Around 2014, she switched her attention to lithium. "It was never about the money," Little said. "There were real problems that needed to be solved... The magic is what's happening now in our industry, and how it's going to affect lives."
Little was invited to join the board of Pure Energy Minerals, which she saw as an emerging leader in lithium extraction from brine. The company secured 950 claims in Clayton Valley.
By 2018, bore samples and test wells had verified heavy concentrations of lithium at multiple depths on Pure Energy's claims.
But that's where the fight with the land baron comes in.
Albermarle Corp., based in North Carolina, operates a lithium project called Silver Peak. It's the only commercially producing lithium brine project in North America. It sits in Clayton Valley, right in the middle of Pure Energy's claims. And Albemarle extracts lithium from the briny water in the classic fashion: It lets the water evaporate.
The brine-pumping method used by Albemarle expends huge volumes of water, requires a year to 18 months for evaporation.
Pure Energy began working with companies on direct lithium extraction, a new process to glean the mineral from water without the delays and ecological impact of evaporation ponds, and then pump most of the water directly back into the ground.
Pure Energy, contends its technique recovers lithium in hours rather than months.
Little, who became Pure Energy's lead director, said development has been slowed by COVID-19 and regulatory delays. The brine-mining boom in Clayton Valley created manpower shortages and competition for equipment.
But there's an even bigger catch: Pure Energy has only secured a permit to pump 50 acre-feet of water annually—enough for a test plant, but not commercial production.
More than a half-century ago, long before Albemarle acquired the site, Nevada's state engineering office calculated the annual water capacity in Clayton Valley at 20,000 acre feet. And every drop was granted in permits to Albemarle's predecessor.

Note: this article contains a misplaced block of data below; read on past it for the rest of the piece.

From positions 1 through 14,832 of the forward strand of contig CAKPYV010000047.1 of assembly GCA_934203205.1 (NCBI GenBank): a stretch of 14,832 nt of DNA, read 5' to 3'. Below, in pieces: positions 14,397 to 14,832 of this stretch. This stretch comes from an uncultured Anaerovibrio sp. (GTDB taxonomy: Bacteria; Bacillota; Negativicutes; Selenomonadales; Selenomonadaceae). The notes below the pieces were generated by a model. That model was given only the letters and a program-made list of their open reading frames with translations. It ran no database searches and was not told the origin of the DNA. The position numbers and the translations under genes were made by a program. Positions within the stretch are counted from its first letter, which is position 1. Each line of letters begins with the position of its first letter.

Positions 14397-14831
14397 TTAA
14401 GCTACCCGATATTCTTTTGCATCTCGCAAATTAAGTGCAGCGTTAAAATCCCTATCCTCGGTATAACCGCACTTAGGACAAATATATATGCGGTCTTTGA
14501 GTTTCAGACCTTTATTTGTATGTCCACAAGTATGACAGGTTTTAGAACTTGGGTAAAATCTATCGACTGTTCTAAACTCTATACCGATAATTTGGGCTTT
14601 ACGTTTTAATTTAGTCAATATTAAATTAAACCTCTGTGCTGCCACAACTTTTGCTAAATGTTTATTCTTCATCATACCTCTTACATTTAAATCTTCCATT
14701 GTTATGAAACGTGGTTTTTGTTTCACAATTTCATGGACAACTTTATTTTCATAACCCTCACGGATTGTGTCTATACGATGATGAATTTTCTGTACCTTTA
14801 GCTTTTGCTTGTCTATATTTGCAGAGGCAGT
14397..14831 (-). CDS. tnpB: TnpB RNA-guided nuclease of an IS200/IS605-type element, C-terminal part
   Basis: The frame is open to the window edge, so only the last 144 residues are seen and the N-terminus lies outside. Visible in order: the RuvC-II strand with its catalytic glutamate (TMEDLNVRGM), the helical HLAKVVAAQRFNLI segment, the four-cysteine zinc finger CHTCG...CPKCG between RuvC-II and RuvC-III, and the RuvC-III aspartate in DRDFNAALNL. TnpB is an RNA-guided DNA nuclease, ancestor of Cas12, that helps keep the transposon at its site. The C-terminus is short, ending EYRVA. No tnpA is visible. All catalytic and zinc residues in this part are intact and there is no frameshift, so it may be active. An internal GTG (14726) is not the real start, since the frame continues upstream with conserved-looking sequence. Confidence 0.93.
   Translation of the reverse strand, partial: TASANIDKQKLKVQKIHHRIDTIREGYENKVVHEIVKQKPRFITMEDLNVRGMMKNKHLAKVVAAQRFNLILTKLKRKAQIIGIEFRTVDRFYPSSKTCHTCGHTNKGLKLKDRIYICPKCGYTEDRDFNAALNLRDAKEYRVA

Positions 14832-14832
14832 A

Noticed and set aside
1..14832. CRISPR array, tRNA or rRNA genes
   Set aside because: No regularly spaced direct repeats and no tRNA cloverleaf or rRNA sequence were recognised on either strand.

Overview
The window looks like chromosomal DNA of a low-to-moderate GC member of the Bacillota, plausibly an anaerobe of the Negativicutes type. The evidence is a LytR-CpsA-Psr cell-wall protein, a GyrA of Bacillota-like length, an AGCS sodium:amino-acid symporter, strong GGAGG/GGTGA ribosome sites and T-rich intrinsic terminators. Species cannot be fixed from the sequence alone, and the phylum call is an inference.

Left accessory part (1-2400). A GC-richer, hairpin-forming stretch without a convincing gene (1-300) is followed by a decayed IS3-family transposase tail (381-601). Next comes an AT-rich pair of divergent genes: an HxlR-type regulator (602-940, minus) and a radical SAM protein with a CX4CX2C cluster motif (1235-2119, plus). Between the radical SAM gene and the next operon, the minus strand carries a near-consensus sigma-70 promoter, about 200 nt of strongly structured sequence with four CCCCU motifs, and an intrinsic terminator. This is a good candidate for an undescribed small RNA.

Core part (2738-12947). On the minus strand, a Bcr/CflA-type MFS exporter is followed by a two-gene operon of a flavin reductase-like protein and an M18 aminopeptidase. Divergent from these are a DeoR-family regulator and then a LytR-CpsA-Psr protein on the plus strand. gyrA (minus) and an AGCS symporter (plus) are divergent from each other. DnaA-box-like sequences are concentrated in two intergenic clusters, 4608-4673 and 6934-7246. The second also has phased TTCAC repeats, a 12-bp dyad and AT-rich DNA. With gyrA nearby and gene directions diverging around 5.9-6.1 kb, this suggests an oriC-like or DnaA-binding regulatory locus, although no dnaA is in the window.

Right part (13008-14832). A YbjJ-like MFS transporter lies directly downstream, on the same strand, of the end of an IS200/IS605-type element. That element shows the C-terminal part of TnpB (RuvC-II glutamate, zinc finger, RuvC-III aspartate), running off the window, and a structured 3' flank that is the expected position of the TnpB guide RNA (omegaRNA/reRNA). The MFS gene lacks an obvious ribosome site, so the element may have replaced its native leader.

Today, at least 20 companies boast claims in the basin. Pure Energy is among those to legally challenge the allotment, triggering a modern-day version of the range war only with lawyers instead of gunfighters.
"It is skullduggery," said Warren Stanyer, president of Nevada Sunrise, which spent years in an unsuccessful bid to wrestle away some of Albemarle's brine rights. "Mark Twain said, 'Whiskey's for drinking, but water's for fightin' over...' It's a war."
Little declined to talk about the legal issues, but in 2019 her company protested when the state engineer renewed Albemarle's water permit.
Pure Energy contended that the engineer's office was being used "as a pawn to maintain a monopoly," adding that "Albemarle's sole purpose of continuing to hold water that it cannot and will not use is economic warfare—if no other companies can access water rights in Clayton Valley then Albemarle will be able to continue its reign as the only producing lithium mine in Nevada."
Albemarle, in response to questions about its mining operations, wrote in a statement that is has "been going through the process of proving up full beneficial use" of its water rights. "Unfortunately, that process has been slowed by tactics and allegations from other parties looking to obtain rights to that same water," the company said.
It said the aquifer water in the Silver Peak area is already highly salty—four times as salty as seawater—thus the presence of lithium. "These brine aquifers are not able to be used for drinking water, agricultural, or irrigation water." While the site also taps an uphill freshwater source, the company said, "approximately 97.5% of the groundwater usage at Silver Peak is brine."
Albemarle's president of the lithium business unit, Eric Norris, recently announced major expansion plans that would double production and use all of the valley's water allotment.
Little shook her head at that prediction. "Well, they've said that, but they haven't done it," she noted. "And there's room for multiple players to win with brine."
Wild horses trotted up to a desert a hot spring in a corner of Clayton Valley as Munk launched an impromptu seminar on volcanic cinders and calcium carbonate mounds.